He says the best way for sex workers to protect themselves is to file their taxes, reporting their income as accurately as possible, and keeping receipts for any business expenses so they have a paper trail if they ever do get audited.

“Usually, we actually pay more than our fair share, since we’re quite conservative about writing off business expenses even in legal branches of sex work,” says an escort who goes by Eloise Earhart. “But the men who are participating in this mob know that the IRS isn’t really coming after us. I believe their true intent is simply to intimidate women.”

A sex worker named Faith echoed these sentiments, saying she uses an LLC to claim all of her income, and pays quarterly taxes to stay up-to-date. “I likely pay more in taxes than the individuals threatening to report those of us in this industry, that’s what I find so funny about this,” she says.

“The entire campaign is nothing more than another thorn in my side,” she says. “I don’t feel threatened at all by it, but it begs the question if this is just another attack on women.”

Earheart thinks it is, pointing out that even if this campaign isn’t likely to get people audited, it still doesn’t bode well for the overall treatment of sex workers.

“Sex workers are a stigmatized group. Violence against us is often brushed off by law enforcement,” says Earhart. “What I’m really afraid of is that this is the prelude towards an increase in targeted violence against sex workers by the far right. We are already seen as an ‘acceptable’ target of violence under the best of circumstances, and for a certain section of people on the right, FOSTA/SESTA was interpreted as a call for open season on sex workers.”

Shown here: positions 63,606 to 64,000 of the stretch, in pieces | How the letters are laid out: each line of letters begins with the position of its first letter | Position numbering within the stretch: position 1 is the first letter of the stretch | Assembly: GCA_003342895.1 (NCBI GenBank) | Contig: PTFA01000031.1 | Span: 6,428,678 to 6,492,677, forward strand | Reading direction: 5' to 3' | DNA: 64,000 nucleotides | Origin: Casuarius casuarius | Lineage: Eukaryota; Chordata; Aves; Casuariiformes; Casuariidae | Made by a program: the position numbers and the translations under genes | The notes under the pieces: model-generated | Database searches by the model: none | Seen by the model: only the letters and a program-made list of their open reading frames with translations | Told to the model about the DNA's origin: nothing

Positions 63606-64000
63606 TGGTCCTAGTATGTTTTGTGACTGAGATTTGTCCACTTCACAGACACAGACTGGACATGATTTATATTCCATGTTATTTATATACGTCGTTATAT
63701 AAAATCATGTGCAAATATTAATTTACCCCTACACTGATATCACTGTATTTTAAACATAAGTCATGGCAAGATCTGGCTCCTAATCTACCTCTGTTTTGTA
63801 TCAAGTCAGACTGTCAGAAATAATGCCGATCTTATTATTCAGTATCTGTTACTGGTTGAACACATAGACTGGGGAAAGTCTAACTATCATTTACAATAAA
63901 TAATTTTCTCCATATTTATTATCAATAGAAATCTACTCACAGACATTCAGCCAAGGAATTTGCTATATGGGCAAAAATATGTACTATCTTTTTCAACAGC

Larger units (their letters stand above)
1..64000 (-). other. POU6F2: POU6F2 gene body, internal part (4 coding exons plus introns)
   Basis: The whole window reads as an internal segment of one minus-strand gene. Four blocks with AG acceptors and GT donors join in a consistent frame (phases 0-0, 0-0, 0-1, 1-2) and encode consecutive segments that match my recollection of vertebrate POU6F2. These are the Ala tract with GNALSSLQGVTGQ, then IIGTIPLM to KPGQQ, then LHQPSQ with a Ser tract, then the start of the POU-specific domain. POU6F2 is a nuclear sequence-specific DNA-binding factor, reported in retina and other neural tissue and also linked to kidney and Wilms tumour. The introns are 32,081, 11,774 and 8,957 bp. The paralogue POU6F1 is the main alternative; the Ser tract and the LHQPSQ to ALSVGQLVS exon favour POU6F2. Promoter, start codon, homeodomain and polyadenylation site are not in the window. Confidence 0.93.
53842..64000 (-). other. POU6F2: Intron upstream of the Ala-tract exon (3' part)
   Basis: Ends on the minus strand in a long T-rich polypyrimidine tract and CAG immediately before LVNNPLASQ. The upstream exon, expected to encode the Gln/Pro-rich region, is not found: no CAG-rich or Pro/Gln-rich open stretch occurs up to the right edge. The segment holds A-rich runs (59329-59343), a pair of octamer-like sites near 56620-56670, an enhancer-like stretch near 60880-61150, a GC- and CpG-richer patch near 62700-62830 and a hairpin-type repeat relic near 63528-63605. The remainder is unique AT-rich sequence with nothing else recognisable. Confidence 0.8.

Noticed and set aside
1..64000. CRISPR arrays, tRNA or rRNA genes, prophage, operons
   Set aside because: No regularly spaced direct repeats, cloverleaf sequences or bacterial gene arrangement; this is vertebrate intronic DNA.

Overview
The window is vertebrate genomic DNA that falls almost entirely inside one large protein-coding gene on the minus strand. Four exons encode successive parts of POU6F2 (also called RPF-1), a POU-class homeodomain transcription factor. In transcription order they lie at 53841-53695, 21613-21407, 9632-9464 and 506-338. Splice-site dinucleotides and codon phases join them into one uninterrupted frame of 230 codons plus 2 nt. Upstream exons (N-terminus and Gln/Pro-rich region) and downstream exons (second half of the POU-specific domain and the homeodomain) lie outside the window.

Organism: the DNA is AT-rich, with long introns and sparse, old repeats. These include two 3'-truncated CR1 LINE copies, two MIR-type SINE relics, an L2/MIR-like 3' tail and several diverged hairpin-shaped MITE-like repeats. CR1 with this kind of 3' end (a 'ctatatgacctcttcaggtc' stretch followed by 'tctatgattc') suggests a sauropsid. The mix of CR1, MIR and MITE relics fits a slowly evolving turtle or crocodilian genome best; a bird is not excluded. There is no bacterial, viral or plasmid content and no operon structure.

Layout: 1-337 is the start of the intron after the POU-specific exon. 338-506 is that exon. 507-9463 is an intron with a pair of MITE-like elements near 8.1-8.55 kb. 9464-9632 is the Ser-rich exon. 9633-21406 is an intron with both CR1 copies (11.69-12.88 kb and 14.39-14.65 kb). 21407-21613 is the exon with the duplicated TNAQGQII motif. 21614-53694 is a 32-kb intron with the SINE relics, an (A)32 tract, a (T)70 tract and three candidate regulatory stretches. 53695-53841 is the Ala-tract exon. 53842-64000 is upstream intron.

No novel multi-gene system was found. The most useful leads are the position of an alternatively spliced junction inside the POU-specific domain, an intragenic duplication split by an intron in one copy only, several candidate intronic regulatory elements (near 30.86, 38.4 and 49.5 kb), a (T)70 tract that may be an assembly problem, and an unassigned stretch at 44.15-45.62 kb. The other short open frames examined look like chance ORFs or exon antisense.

“Basically,” she says, “the ‘audit’ is fake, but the harassment is very real.”



Thotaudit is a brilliant troll job, and should only be taken as such. And these thots deserved to be trolled, and then trolled some more, and then trolled again.

But what I'm confused about is the sex worker definition. Wasn't there a big push by law enforcement to shut down Backpage and a lot of other sites for fears that the sex workers were sex trafficked? And wasn't it liberals who argued for sites promoting prostitution to be shut down because they were contributing to sex trafficking? So shouldn't Twitter and Instagram fall under that, considering they're now doing the same thing that Backpage and Craigslist's Adult section were doing? Linking whores to Johns?

But now it seems that sex workers are no longer victims of sex trafficking but are now victims of harassment?